Hong Kong Law & Crime Politics & Protest

Mong Kok unrest: Police statement given under sleep deprivation, court told

A defendant charged with rioting during last February’s Mong Kok clashes has sought to discard a statement he made to police as evidence in his trial, claiming that he spoke after being deprived of adequate food and sleep.

Counsel for 25-year-old Lin Yun-fat said he had been beaten for two to three minutes by police officers after being arrested on the night of February 9. The District Court was told he only gave a statement under caution as he was physically and mentally tired, reported local paper Ming Pao.

mong kok fehd riot protest

Mong Kok unrest. File photo: Kris Cheng, HKFP.

As one of five defendants currently on trial, Lin faces a joint count of rioting alongside Chris Yung Tsz-hin, 18 and Law Ho-yin, 20. Meanwhile Sung Kwan-wo, 27 and Leo Chan Siu-kwan, 48 were charged with one count of rioting each.

On Wednesday morning, counsel for Lin said that he was taken into a police van after his beating. He witnessed an officer slap fellow defendant Sung on the face when he said he had the right to seek legal assistance.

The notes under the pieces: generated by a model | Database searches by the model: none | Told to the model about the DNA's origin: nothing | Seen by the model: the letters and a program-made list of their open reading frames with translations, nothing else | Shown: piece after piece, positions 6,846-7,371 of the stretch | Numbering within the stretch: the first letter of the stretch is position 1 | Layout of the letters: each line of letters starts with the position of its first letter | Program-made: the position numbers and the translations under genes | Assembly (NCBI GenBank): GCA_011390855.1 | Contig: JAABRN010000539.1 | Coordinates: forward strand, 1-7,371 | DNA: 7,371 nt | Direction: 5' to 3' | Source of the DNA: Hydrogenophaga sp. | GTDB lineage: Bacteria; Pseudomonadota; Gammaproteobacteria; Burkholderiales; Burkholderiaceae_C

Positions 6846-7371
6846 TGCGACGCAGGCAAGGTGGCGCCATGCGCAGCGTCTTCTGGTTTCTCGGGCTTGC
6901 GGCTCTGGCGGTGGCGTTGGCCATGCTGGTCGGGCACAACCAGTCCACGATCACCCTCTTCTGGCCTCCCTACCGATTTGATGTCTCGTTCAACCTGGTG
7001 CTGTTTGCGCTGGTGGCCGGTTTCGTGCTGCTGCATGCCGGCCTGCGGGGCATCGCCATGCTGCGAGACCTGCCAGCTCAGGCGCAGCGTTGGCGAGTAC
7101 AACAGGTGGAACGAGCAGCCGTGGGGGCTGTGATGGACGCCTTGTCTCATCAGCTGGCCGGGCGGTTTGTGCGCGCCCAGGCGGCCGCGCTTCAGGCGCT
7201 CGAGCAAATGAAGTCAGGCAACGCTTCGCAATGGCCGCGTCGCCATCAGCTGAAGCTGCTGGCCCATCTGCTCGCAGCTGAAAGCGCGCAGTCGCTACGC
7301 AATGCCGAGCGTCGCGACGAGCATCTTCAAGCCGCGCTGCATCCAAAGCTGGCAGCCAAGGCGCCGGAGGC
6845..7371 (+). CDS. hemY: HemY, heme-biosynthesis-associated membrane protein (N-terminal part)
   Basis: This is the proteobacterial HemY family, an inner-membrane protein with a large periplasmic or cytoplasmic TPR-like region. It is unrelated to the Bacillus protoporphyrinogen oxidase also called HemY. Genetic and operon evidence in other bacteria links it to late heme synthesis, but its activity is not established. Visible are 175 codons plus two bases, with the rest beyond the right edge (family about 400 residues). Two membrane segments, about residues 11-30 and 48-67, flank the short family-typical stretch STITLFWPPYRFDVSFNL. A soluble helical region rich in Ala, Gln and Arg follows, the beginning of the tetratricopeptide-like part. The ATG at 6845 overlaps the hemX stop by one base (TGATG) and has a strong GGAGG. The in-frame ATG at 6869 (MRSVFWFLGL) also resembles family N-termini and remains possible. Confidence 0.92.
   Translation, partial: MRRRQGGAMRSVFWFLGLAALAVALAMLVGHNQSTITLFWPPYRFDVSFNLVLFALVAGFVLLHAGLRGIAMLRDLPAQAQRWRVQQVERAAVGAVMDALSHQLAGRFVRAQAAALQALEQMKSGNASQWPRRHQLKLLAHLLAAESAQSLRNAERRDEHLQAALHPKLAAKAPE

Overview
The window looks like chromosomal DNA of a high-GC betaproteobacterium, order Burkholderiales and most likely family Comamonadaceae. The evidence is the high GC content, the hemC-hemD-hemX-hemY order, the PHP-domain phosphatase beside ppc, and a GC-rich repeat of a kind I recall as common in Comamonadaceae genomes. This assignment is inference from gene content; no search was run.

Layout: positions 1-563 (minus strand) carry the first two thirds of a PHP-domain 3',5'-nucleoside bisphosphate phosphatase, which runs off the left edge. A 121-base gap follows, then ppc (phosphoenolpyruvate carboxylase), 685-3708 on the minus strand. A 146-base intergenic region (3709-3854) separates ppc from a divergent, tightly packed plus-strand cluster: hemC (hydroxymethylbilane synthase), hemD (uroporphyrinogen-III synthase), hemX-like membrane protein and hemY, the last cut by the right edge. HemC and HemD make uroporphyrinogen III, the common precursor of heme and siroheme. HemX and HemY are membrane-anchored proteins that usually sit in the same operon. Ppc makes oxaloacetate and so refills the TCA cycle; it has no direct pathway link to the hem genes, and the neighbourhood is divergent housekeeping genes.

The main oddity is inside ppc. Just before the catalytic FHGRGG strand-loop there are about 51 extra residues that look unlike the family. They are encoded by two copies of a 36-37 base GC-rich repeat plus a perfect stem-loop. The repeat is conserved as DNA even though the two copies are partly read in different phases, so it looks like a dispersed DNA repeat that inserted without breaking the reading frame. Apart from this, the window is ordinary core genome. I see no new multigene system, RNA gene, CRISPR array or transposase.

The court was told that Lin waited at the lobby of a police station where the temperature was cold owing to the air-conditioning. The arrested protesters were prevented from sleeping or yawning, and Lin was given a lunch box without enough food to eat.

Counsel added that police officers encouraged Lin to admit to throwing bricks as a way of being quickly released on bail – he therefore agreed to give a statement under caution.

Called as a witness on Wednesday, police senior inspector Lee Ka-chim said he recognised Lin as a brick-thrower because he was wearing a red hoodie. He identified the locations where Lin stood in two separate video clips shown to the court, reported Ming Pao.

Police at the Mong Kok protest. File Photo: Kris Cheng, HKFP.

Mong Kok unrest. File photo: Kris Cheng, HKFP.

Under the Public Order Ordinance, rioting carries a maximum penalty of ten years’ imprisonment. However, the District Court is only allowed to hand down sentences with a maximum length of seven years.

See also: 5 deny rioting in Mong Kok unrest, as prosecution submits 105 screenshots as evidence

The violent protests took place on the night of Lunar New Year in 2016 over an attempt by police and hygiene officials to clear street hawkers in Mong Kok. Four defendants have already been convicted and jailed for rioting beginning in March. The trial of the five new protesters continues on Thursday.

Mong Kok unrest: Police statement given under sleep deprivation, court told